White students at Campbell Park Elementary 'should be in the same class,' principal emails staff
ST. PETERSBURG - Principal Christine Hoffman emailed her staff at Campbell Park Elementary a detailed set of instructions on what classroom rosters should look like in the coming school year.
Among her requirements: students with a mix of reading levels, an equal number of boys and girls, no more than two students who frequently misbehave per class and this: “white students should be in the same class.”
That email, sent Tuesday, was forwarded to the NAACP Florida State Conference. It soon wound up in the inbox of Maria Scruggs, president of the St. Petersburg branch of the NAACP.
“I’m not usually at a loss for words, but I can tell you when I saw that email for the first time, I thought it was a joke,” Scruggs said on Friday.
Hoffman, who was promoted this year from assistant principal to principal of Campbell Park — a predominantly black school with a history of poor performance in south St. Petersburg — faces disciplinary action from the Pinellas County School District. According to the U.S. Department of Education, Title VI of the Civil Rights Act prohibits schools from segregating students “on the basis of race, color, or national origin in making classroom assignments.”
Of Campbell Park’s 606 students, 49 are white. White students make up 10 percent or less of every grade level.
Hoffman’s email did not explain why she wanted white students in the same class. She did not mention other racial groups at the school, either. Campbell Park has 20 Hispanic students, 18 multiracial students and three Asian students.
Hoffman wrote another email to her staff Thursday apologizing for her “poor judgment.” On Friday, she sent another letter home to Campbell Park’s families.
“As a white woman leading a predominantly black school,” Hoffman wrote to parents, “I am approaching this as an opportunity to learn.”
Before coming to Campbell Park in 2012, she worked as an assistant principal at Maximo Elementary, another predominantly black school in south St. Petersburg.
She added in her letter that, although she participated in training on diversity and implicit bias, “this recent incident makes it clear that I need to seek additional opportunities to apply racial sensitivity and cultural competence in my work.”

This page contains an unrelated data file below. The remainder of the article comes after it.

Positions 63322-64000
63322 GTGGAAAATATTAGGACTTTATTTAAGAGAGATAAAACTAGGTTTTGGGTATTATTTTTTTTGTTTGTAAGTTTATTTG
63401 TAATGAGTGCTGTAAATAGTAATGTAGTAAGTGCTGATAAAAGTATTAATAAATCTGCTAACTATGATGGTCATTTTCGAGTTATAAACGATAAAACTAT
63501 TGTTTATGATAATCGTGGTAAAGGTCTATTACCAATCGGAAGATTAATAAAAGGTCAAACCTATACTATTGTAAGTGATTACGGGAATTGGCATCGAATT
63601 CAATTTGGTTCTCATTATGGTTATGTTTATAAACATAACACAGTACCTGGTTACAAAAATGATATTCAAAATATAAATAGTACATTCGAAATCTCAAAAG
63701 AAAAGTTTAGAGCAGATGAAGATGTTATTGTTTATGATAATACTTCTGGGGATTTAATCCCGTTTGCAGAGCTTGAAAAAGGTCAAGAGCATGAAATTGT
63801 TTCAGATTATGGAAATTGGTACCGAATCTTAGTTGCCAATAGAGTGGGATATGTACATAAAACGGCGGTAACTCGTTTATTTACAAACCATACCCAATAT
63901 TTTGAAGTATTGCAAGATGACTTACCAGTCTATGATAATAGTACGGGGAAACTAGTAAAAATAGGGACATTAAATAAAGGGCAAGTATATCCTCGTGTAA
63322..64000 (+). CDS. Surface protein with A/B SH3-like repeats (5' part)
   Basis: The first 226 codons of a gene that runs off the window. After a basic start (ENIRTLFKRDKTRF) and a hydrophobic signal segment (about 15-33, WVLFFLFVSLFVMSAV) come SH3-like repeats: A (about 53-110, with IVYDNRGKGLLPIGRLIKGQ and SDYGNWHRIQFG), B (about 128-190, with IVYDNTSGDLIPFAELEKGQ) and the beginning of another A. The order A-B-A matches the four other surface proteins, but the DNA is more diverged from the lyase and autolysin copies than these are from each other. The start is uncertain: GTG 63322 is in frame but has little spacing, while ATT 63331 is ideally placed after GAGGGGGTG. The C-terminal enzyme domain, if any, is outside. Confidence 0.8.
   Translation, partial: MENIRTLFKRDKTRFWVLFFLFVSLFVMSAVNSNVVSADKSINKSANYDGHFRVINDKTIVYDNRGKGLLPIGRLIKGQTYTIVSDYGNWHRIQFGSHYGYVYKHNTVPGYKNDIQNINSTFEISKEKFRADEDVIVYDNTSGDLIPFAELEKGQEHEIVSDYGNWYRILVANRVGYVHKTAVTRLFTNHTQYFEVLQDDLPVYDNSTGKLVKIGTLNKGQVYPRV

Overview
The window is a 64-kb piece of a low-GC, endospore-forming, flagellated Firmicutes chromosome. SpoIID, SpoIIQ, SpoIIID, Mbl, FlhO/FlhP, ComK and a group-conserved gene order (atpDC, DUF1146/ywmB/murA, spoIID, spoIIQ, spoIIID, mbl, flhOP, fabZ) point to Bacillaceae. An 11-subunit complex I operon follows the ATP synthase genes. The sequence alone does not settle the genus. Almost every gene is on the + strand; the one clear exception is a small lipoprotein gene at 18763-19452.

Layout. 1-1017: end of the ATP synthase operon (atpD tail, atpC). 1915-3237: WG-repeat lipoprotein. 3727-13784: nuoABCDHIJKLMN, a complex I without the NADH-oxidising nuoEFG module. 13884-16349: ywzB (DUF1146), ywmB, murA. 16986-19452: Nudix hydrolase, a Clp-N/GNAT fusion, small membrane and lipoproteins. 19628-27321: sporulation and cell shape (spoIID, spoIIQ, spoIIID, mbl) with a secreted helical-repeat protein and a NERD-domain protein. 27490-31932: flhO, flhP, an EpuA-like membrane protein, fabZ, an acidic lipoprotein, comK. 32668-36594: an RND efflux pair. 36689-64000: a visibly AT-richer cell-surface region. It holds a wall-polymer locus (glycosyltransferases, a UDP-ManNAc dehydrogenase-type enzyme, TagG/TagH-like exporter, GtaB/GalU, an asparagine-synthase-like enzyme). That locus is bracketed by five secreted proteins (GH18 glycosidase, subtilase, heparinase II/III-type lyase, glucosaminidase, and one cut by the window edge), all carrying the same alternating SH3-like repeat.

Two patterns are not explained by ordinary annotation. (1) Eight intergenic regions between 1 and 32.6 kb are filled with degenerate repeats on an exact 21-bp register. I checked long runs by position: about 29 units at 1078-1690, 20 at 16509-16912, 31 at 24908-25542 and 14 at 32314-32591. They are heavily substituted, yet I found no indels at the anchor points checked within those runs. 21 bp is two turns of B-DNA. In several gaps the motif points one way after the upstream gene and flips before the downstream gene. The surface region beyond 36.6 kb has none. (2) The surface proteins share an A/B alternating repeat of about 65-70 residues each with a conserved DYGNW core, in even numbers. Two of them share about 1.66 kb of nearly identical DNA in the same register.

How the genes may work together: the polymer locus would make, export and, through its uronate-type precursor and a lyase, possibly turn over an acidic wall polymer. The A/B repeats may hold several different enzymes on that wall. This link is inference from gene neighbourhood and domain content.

She also sought to explain the controversial passage in her original email, writing: “The guidelines included a statement on assigning white students together, and I explained in the meeting that I was asking that there not be a class with only one white student. I was not asking that all white students in each grade be clustered, as that is not our practice in creating class lists. I understand how racially insensitive the guideline was.”
School District spokeswoman Lisa Wolf said Hoffman’s supervisor, Patricia Wright, is developing a corrective action plan.
Wolf said it is not the district’s practice to assign classes by race.
The district is in mediation with the plaintiffs of separate federal and state lawsuits, both alleging the district discriminates against black students.
The district also is under at least two investigations by the U.S. Department of Education’s Office for Civil Rights, which is looking into allegations that Pinellas disproportionately disciplines black students and doesn’t give them equal access to teachers, curriculum and other resources.
Hoffman’s original email “rings that it was a very comfortable thing for her to do,” said Scruggs, the NAACP president.
“It appeared she was doing it for some kind of protective measure is what it came across,” Scruggs said. “That’s a bigger issue if that was the case.”
Gloria Ladson-Billings, the Kellner Family Distinguished Professor in Urban Education and professor at the University of Wisconsin-Madison School of Education, called Hoffman’s email “baffling.”
If the principal wanted to ensure white students were not isolated, “she made an assumption that students’ racial identities were the only affiliations important to them,” Ladson-Billings said.
“A better way of assigning students might include asking the students which of their friends would they like to be in their classroom next year or . . . a hypothetical question such as, ‘If you could only invite one person from your class to a party at your home who, would you invite?’ ” she said. “Analysis of these responses will tell you a lot about who students admire and/or affiliate with.”
Ladson-Billings added, “The principal might be surprised at how many cross-racial friendships have developed at her school.”
Times staff writer Cara Fitzpatrick contributed to this report. Contact Colleen Wright at email@example.com or (727) 893-8643. Follow @Colleen_Wright.